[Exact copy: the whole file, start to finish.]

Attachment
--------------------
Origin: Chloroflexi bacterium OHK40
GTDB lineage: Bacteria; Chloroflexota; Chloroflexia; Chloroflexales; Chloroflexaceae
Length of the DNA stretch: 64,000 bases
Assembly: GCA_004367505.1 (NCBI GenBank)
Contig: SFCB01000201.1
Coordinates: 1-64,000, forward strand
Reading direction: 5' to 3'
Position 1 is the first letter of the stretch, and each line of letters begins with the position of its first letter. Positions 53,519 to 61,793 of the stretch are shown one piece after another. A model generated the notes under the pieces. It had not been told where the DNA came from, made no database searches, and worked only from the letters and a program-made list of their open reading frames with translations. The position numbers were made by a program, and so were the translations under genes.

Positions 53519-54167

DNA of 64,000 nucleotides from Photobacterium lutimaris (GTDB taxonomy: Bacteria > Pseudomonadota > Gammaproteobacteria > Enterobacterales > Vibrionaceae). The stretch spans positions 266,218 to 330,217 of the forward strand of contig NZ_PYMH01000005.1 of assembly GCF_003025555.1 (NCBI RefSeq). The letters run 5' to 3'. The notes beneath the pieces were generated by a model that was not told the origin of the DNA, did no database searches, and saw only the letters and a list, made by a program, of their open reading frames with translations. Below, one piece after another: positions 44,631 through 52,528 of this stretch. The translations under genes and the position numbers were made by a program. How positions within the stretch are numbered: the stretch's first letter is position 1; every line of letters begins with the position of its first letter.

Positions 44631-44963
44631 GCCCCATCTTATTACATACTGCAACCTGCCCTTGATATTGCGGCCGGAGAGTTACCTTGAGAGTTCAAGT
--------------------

Origin: Chloroflexi bacterium OHK40
GTDB lineage: Bacteria; Chloroflexota; Chloroflexia; Chloroflexales; Chloroflexaceae
Length of the DNA stretch: 64,000 bases
Assembly: GCA_004367505.1 (NCBI GenBank)
Contig: SFCB01000201.1
Coordinates: 1-64,000, forward strand
Reading direction: 5' to 3'
Position 1 is the first letter of the stretch, and each line of letters begins with the position of its first letter. Positions 53,519 to 61,793 of the stretch are shown one piece after another. A model generated the notes under the pieces. It had not been told where the DNA came from, made no database searches, and worked only from the letters and a program-made list of their open reading frames with translations. The position numbers were made by a program, and so were the translations under genes.

Positions 53519-54167

DNA of 64,000 nucleotides from Photobacterium lutimaris (GTDB taxonomy: Bacteria > Pseudomonadota > Gammaproteobacteria > Enterobacterales > Vibrionaceae). The stretch spans positions 266,218 to 330,217 of the forward strand of contig NZ_PYMH01000005.1 of assembly GCF_003025555.1 (NCBI RefSeq). The letters run 5' to 3'. The notes beneath the pieces were generated by a model that was not told the origin of the DNA, did no database searches, and saw only the letters and a list, made by a program, of their open reading frames with translations. Below, one piece after another: positions 44,631 through 52,528 of this stretch. The translations under genes and the position numbers were made by a program. How positions within the stretch are numbered: the stretch's first letter is position 1; every line of letters begins with the position of its first letter.

Positions 44631-44963
44631 GCCCCATCTTATTACATACTGCAACCTGCCCTTGATATTGCGGCCGGAGAGTTACCTTGAGAGTTCAAGT